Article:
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The Unmasking of Me

The recent juxtaposition of two moments in time has got me thinking. On Sunday Roberta, my wife, preached an excellent sermon. At one point she spoke about living authentic lives: “Authentic lives. Who we really are? Do you know? When’s the last time you asked?...The way it starts is that you realize that inside you’re not the person the world sees. There is a mask you put on to go to work, to face your family, to face the world.” That was Moment One.

Moment Two came when our new neighbors asked if we wanted to take a walk along a small beach here in the Seattle area. It was nice. The weather continues to be great. We walked and talked and laughed and got to know each other better. Then in the car going home, Roberta said something that eluded to a certain aspect of my past and I immediately said: “Hey, let’s not get too personal. We want these two to be our friends.” We all laughed and the conversation moved on.

Living authentically and not letting a particular mask slip.

It seems obvious to me that it is difficult to know our authentic selves. I suspect a lot of us don’t go looking for it, at least not that often. It’s complicated. If I assume there is an authentic me that I can know, I must also assume that it changes through time. Perhaps there is a core of us that doesn’t change, but I’m not so sure. I’m pretty certain that the authentic self I was at five years old is not the one that I am now at 66, or at least I hope not. And yes, we all wear masks, indeed numerous masks, but this needs a bit of clarification. A mask implies that we are hiding something real and true. Remove the mask and the world sees a different you. I have no difficulty with the idea of masks. I myself have some, all well-worn and familiar – though interestingly, the older I get the more masks I discard. However – and it is a big however – to say that different people in different circumstances see a different Dale does not necessarily mean that I am hiding something. It means that situations are significant and relationships can be profoundly different. It means that sharing intimacy is imparting power to another. The granting of such power is not always appropriate or wise.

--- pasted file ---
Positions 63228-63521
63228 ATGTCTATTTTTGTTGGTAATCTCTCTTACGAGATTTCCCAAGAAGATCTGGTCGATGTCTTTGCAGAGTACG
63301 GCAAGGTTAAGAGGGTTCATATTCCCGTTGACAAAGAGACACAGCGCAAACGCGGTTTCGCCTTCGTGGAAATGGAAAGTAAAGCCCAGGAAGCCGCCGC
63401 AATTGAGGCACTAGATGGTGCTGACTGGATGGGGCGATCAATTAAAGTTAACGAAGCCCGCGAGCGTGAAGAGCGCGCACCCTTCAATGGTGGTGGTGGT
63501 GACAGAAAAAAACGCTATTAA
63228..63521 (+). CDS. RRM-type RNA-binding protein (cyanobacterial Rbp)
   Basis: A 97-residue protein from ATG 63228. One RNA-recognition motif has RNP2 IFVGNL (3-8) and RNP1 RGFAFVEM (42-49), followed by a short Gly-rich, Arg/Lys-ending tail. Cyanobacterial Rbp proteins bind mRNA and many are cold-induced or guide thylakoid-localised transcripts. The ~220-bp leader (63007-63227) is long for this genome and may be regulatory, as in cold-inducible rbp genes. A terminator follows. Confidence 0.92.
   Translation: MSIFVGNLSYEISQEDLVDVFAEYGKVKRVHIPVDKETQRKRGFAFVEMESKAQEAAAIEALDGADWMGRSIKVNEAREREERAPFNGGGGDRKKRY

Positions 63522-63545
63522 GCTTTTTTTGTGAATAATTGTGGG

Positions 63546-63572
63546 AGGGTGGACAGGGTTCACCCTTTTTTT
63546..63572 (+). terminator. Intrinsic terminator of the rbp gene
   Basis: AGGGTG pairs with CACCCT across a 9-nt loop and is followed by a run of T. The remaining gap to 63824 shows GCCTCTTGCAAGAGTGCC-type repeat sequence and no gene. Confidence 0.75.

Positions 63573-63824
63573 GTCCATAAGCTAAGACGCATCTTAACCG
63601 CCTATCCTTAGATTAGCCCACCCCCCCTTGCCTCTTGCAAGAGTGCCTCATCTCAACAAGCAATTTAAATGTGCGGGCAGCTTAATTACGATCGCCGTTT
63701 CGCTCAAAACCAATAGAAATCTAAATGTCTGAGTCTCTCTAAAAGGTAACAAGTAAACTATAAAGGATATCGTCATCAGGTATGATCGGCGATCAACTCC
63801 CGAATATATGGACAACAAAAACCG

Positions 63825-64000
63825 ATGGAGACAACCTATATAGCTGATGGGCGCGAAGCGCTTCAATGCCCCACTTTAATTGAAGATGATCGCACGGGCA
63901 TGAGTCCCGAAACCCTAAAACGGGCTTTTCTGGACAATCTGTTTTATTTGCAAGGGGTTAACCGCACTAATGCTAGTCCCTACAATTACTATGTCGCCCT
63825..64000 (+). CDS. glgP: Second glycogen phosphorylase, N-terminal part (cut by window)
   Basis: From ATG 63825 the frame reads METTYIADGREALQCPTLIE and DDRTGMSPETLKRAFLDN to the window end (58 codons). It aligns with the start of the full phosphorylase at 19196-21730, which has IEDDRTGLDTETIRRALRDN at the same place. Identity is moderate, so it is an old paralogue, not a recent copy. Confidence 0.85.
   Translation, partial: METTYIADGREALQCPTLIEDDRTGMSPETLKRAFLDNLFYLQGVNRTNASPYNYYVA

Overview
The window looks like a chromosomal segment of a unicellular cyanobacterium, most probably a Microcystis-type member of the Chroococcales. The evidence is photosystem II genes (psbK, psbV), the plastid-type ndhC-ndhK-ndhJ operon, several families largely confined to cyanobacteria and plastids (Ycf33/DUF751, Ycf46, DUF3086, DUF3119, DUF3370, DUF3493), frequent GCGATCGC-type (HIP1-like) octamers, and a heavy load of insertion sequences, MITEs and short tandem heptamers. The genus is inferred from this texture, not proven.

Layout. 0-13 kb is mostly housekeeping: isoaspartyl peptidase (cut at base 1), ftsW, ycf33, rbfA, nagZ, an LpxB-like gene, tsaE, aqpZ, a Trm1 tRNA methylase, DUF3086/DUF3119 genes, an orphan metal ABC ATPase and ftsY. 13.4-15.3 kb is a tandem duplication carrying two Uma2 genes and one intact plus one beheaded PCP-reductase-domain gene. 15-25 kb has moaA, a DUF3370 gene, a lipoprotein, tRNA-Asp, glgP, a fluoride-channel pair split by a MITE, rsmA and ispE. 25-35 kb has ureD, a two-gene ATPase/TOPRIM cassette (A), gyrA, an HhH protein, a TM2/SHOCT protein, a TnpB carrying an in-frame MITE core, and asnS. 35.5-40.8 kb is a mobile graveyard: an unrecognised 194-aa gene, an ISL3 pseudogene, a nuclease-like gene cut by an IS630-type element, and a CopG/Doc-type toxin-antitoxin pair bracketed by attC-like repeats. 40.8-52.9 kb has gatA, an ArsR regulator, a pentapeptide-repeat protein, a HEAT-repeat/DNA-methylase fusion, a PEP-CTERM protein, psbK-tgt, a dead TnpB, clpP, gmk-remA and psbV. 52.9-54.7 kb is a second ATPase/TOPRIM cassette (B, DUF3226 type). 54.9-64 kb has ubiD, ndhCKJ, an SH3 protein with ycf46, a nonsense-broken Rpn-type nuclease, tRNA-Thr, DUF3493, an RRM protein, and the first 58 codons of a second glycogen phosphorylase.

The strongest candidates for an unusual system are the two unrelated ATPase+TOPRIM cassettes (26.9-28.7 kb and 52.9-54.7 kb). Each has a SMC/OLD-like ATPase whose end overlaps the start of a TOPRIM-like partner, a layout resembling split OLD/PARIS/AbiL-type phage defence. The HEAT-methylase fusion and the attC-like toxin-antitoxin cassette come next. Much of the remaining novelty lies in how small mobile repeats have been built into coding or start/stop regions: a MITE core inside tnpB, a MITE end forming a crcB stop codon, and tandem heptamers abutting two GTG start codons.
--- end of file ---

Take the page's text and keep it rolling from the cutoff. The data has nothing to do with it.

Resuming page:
However, Roberta knows this, and the reason that what she said touched so many people so deeply was because we all know that wearing a mask is not about wisdom and appropriateness. It’s about hiding who we really are. While not revealing something about yourself given circumstances and relationships can be prudent and practical, wearing a mask is more about insecurity and the fear of exposure, which might lead to unwelcome judgment, rejection, and even attack. There are things about me that remain private because they are no one’s damn business. But there are things about me, things that shape and mold, that carve and chip, my authentic self into being that remain hidden because I assume if they are known people will not like and respect me. What’s more, experiences tells me that I can be judged, rejected, and attacked. An example might help.